Saturday, February 23, 2008

“Blithe Spirit”

Published the The News Tribune Feb. 22, 2008

Noel Coward’s “Blithe Spirit” at Tacoma Little Theatre is witty and charming in an old fashioned way. With little of the rollicking, outlandish humor of more modern plays, it is more of a thinking person’s comedy – droll and quite wordy in a thoroughly British way.
It’s the story of a writer named Charles Condomine (Bill Read) who invites spiritualist Madame Arcati (Robin Weakland) to his home to conduct a séance. Madame Arcati thinks he is seriously interested in making contact with the “other side” and has no idea that he’s actually using her as research for his latest mystery novel and that Charles and his wife, Ruth (Marie Kelly) are snickering behind her back. Ruth, in fact, holds it in as best she can and breaks into hilarious guffaws as soon as Madame Arcati leaves the room.

The séance has an unexpected consequence. Charles’s ex-wife, Elvira (Jennifer Littlefield) is summoned from the other side and refuses to go away. She claims she doesn’t even know how to return; but her impish manner indicates that perhaps she doesn’t really want to leave.

Naturally, Charles is the only person who can see or hear Elvira. Thinking he is talking to her when he is actually talking to Elvira, Ruth accuses Charles of being rude to her, and Elvira chides him for being “beastly.” She says he was often beastly to her when they were married.

The next morning Ruth accuses Charles of getting drunk the night before, and he tries to convince her that the ghost of his former wife was in the room – either that or he’s going crazy. Ruth, of course, refuses to believe him.

And then Elvira shows up again to wreak further havoc in their lives. At first it seems she is there against her will, summoned unintentionally by Charles, but as the play unfolds we discover she has more malevolent intentions.

Ruth is jealous of Elvira. When, earlier, Charles told her that Elvira was prettier than she, Ruth pretended not to be jealous and scoffed at the very notion, but it was obvious that she was seething inside. And as the play unfolds we learn that his first marriage was a little more troubled than it might have seemed, and so is his current marriage to Ruth, plus there was an affair or two between the two marriages.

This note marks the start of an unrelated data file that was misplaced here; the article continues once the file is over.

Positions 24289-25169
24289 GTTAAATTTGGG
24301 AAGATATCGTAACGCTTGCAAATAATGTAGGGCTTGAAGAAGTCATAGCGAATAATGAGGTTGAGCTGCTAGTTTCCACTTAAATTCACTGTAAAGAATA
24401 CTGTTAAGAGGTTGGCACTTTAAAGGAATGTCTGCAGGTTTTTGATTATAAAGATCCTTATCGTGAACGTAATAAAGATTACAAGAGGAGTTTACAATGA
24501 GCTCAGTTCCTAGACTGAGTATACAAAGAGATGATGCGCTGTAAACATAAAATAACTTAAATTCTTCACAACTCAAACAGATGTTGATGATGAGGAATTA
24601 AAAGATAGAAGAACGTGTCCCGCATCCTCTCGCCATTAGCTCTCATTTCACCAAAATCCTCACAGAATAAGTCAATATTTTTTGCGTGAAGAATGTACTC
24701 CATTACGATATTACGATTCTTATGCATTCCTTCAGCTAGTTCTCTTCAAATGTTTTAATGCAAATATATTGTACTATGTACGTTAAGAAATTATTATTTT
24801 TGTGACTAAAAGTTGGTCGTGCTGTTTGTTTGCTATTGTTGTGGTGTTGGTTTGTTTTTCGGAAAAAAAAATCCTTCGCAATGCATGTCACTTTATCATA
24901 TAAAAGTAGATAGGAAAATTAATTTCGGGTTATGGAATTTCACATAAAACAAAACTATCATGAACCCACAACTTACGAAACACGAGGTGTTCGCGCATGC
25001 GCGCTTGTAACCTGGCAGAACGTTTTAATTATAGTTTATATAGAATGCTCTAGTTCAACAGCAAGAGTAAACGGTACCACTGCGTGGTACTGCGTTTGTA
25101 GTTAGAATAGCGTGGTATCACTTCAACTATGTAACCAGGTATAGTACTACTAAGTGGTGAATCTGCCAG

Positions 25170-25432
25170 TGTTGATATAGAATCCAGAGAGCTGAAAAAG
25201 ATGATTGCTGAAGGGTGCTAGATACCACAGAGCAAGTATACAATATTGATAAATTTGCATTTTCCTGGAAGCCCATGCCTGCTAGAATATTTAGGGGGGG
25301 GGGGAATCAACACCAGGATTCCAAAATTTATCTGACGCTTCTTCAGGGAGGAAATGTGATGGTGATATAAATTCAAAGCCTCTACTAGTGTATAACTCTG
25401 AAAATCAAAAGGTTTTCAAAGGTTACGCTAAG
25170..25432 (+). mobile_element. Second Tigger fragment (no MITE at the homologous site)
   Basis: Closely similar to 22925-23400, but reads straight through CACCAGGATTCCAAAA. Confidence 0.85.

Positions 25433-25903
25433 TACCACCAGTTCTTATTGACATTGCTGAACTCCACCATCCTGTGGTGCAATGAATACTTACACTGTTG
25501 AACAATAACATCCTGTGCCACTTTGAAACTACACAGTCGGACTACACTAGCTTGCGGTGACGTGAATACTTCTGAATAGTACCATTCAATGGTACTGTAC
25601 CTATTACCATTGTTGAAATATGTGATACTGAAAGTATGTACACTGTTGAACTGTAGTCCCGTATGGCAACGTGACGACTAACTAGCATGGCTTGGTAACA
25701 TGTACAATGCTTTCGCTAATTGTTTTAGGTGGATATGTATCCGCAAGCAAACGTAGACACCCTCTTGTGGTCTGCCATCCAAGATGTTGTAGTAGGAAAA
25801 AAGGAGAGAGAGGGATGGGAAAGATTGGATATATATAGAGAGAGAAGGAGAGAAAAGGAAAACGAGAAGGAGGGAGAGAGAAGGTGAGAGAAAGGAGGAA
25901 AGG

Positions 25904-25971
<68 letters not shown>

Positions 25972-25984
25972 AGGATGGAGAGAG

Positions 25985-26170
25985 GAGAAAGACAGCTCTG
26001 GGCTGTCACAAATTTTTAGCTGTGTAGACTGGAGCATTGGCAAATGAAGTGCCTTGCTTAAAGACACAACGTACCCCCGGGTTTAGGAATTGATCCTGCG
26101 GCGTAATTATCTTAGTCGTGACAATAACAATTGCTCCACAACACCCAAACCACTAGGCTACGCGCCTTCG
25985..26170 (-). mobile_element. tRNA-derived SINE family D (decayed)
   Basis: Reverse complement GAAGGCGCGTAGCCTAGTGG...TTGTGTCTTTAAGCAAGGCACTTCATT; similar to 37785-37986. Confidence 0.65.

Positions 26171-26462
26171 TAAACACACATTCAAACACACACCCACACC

Other characters in the play are Dr. Bradman (James Thomas Patrick) and his wife (Syra Beth Puett) who are dinner guests the night of the séance – Dr. Bradman is even more skeptical than the Condomines – and the delightfully inept maid Edith (Brittany Henderson, who does a great cockney accent).

The whole cast is good, but the real stand-out performances come from the two leading female actors, Kelly and Littlefield. Tall and attractive, Kelly is perfectly cast as the somewhat haughty wife who, in a stereotypical British fashion, tries desperately to stifle both her laughter and her fury. The way she snickers behind Madame Arcati’s back is perfectly delightful, and when she finally vents her anger at her husband and his ghostly ex, it is withering. Littlefield captures the heart of the audience the moment she glides on stage wearing a diaphanous white nightgown that simulates ghostliness while appearing perfectly natural. Apparently she had been wearing that gown when she died seven years earlier from a sudden heart attack. Not an ingénue by any stretch of the imagination, Littlefield is a beautiful mature woman who moves with a dancer’s grace and conveys the ghost’s mischievous nature with a range of subtle facial expressions. Even when she was on the periphery of the action and others were speaking, I found it hard to take my eyes off her.

Also outstanding in a very small role is Henderson as the not-so-bright but charming maid.

“The matter of ghosts is central to the play, and a poll conducted by the Gallup organization in 2005 said that about 32 percent of Americans believe such spirits exist,” said director Steve Tarry. “To please that third of our audience and to amuse the rest, we have attempted to set up a series of rules for ghosts and stay consistent to them, sort of like in ‘The Sixth Sense,’ only for a lot less money.”
The set by Chris M. Roberson captures the look of the time and place – the home of upper crust Brits in 1941. “Blithe Spirit” runs two hours and 15 minutes with a 20-minute intermission. Tarry cut 35 minutes from the original script to make it more palatable to contemporary audiences who have become accustomed to two-act, two-hour plays.

WHEN: 8 p.m. Friday and Saturday and 2:00 p.m. Sundays through March 2
WHERE: Tacoma Little Theatre, 210 N “I” St., Tacoma
TICKETS: $16.00-$20.00
INFORMATION: 253-272-2281,

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